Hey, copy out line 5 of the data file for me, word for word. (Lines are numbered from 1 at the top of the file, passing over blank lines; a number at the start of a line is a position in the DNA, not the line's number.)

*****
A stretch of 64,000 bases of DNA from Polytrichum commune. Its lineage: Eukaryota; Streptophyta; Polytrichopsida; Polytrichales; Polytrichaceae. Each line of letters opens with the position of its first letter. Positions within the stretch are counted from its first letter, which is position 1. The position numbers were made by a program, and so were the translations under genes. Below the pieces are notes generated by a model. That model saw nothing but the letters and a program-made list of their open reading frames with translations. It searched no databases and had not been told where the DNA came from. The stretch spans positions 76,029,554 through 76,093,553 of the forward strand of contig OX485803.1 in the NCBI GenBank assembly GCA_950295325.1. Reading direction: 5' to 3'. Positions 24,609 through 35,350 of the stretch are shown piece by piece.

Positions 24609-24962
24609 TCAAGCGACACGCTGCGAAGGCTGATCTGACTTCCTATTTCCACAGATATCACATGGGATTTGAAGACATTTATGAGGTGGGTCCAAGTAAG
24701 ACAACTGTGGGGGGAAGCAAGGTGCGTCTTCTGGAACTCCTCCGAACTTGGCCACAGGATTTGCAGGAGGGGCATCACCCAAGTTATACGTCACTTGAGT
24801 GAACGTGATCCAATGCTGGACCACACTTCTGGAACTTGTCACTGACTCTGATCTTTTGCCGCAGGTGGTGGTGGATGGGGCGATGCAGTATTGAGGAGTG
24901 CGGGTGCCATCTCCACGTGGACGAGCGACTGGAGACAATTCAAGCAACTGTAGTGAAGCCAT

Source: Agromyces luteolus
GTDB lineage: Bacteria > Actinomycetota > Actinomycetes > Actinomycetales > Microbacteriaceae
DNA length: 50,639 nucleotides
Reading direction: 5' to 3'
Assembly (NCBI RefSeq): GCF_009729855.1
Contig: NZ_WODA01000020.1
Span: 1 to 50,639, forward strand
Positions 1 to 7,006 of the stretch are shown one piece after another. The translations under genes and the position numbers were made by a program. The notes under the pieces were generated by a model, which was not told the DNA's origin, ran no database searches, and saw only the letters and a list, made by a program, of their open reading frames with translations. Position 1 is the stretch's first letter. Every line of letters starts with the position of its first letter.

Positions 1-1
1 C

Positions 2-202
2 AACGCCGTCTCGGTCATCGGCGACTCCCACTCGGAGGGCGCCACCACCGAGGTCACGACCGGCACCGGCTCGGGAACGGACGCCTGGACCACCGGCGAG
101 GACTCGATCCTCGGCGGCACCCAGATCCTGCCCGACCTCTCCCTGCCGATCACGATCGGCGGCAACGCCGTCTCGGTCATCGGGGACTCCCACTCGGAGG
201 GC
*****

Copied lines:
24801 GAACGTGATCCAATGCTGGACCACACTTCTGGAACTTGTCACTGACTCTGATCTTTTGCCGCAGGTGGTGGTGGATGGGGCGATGCAGTATTGAGGAGTG